"I T is not late yet, Uncle," said Jules; "you ought to tell us about those terrible mountains, those volcanoes that the showers of ashes come from."
At the word "volcano," Emile, who was already asleep, rubbed his eyes and became all attention. He too wanted to hear the great story. As usual, their uncle yielded to their entreaties.
"A volcano is a mountain that throws up smoke, calcined
"An eruption is generally announced beforehand by a column of smoke that fills the orifice of the crater and rises vertically, when the air is calm, to nearly a mile in height. At this elevation it spreads out in a sort of blanket that intercepts the sun's rays. Some days before the eruption the column of smoke sinks down on the volcano, covering it with a big black cloud. Then the earth begins to tremble around Vesuvius; rumbling detonations under the ground are heard, louder and louder each moment, soon exceeding in intensity the most violent claps of thunder. You would think you heard the cannonades of a numerous artillery detonating ceaselessly in the mountain's sides.
"All at once a sheaf of fire bursts from the crater to the
height of 2000 or 3000 meters. The cloud that is floating
over the volcano is illumined by the redness of the fire;
the sky seems inflamed. Millions of sparks dart out like
lightning to the top of the blazing sheaf, describe great
arcs, leaving on their way dazzling trails, and fall in a
shower of fire on the slopes of the volcano. These sparks,
so small from a distance, are incandescent masses of stone,
sometimes several meters in dimension, and of a sufficient
momentum to crush the most solid buildings in their fall.
"It is both terrible and beautiful," said Jules. "Oh! how I should like to see an eruption, but far off, of course."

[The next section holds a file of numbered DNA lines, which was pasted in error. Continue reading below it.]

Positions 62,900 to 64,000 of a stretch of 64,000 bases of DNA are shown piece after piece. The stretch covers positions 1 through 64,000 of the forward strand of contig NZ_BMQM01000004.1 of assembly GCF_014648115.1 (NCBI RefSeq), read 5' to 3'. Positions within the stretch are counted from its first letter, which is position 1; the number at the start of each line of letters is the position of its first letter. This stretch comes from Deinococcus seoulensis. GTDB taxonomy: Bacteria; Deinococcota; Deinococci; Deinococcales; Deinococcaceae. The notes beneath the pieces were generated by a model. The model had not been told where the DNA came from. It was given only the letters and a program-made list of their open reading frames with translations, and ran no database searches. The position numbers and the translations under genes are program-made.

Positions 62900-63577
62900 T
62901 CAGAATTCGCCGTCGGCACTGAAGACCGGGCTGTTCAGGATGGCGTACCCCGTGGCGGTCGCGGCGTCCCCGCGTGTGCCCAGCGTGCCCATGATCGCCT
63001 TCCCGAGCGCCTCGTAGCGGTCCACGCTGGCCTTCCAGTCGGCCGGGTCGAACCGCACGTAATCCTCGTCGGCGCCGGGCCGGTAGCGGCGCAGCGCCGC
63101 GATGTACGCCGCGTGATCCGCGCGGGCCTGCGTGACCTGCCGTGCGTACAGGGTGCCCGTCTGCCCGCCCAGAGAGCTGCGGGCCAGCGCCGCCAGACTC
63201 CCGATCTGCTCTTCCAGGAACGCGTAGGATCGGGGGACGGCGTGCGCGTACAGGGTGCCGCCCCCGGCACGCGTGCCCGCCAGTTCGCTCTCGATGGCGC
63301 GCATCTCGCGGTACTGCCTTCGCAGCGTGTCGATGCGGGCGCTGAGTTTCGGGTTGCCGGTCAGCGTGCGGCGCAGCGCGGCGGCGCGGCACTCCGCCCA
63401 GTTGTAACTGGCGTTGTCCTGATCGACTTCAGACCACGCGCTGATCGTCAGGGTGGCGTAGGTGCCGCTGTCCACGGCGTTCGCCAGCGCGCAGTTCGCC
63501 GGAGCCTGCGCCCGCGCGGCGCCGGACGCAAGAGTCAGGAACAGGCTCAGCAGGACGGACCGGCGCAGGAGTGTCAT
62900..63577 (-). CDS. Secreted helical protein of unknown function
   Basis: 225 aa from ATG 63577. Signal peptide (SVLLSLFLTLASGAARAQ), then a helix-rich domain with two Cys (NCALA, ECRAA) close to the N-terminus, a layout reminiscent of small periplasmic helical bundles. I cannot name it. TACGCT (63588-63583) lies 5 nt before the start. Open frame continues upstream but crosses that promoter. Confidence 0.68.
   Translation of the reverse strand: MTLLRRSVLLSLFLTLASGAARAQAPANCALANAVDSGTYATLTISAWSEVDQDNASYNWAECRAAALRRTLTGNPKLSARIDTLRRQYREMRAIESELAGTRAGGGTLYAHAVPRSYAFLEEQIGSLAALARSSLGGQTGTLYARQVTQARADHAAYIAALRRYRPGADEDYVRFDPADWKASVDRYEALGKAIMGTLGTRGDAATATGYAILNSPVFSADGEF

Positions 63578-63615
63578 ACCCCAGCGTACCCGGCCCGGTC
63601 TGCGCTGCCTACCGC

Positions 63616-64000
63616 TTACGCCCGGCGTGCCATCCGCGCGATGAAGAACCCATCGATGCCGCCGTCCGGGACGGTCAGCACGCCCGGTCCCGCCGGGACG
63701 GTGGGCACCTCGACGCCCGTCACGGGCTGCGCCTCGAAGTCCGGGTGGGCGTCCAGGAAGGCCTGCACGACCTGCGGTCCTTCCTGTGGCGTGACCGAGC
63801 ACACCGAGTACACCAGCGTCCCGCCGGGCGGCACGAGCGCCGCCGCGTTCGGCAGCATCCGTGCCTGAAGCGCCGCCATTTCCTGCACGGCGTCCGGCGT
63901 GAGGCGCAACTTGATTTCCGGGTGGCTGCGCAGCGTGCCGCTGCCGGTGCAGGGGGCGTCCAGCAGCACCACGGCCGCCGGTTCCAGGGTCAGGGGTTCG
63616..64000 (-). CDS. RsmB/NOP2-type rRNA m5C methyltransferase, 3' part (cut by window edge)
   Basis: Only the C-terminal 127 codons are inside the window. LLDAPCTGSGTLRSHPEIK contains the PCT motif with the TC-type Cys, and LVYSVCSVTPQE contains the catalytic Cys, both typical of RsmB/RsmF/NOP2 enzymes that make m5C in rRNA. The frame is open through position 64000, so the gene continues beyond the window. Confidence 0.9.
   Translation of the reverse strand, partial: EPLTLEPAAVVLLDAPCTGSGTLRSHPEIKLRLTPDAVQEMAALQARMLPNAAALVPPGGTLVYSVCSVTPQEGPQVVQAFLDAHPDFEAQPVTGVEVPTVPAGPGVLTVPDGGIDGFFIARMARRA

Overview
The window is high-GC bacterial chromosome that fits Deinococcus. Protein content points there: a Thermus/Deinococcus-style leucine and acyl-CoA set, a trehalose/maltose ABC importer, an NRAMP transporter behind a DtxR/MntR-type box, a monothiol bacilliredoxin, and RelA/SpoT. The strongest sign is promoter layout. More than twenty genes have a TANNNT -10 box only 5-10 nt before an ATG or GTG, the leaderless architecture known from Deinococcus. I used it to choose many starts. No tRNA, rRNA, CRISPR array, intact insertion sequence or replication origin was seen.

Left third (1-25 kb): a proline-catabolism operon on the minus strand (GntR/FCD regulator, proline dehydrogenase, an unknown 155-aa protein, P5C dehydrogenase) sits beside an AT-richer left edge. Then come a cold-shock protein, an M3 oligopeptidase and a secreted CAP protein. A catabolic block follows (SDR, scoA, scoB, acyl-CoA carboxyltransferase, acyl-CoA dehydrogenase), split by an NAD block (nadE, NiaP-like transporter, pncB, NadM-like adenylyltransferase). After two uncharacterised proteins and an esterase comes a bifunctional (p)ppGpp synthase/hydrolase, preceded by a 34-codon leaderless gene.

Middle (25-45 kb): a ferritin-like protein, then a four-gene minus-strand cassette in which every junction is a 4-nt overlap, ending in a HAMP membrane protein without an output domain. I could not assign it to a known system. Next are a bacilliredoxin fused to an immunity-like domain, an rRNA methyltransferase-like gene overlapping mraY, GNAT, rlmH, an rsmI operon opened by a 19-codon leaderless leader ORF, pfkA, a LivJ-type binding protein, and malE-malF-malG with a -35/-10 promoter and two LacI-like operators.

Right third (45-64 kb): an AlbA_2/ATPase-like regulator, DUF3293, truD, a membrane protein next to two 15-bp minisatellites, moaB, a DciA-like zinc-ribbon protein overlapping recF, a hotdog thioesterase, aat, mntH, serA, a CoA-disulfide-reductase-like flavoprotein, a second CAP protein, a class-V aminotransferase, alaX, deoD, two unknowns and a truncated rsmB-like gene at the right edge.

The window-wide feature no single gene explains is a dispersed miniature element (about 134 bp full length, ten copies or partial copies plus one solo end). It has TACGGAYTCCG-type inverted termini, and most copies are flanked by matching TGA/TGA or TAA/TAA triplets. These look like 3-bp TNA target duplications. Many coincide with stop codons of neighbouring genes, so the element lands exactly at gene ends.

"And the people who are on the mountain?" questioned Emile.
"'They are careful not to go on the mountain at that time;
they might lose their lives, suffocated by the smoke or
crushed by the shower of
"Meantime, from the depths of the mountain, through the
volcanic chimney, ascends a flux of melted mineral
substance, or lava, which pours out into the crater and
forms a lake of fire as dazzling as the sun. Spectators who,
from the plain, anxiously follow the progress of the
eruption, are warned of the coming of the
"The flow of lava comes to an end, sooner or later. Then subterranean vapors, freed from the enormous pressure of the fluid mass, escape with more violence than ever, carrying with them whirlwinds of fine dust that floats in sinister clouds and sinks down on the neighboring plain, or is even carried by the winds to a distance of hundreds of leagues. Finally, the terrible mountain calms down, and peace is restored for an indefinite time."
"If there are towns near the volcanoes, cannot those streams of fire reach them? Cannot those clouds of ashes bury them?" asked Jules.
"Unfortunately all that is possible and has happened. I will
tell you about it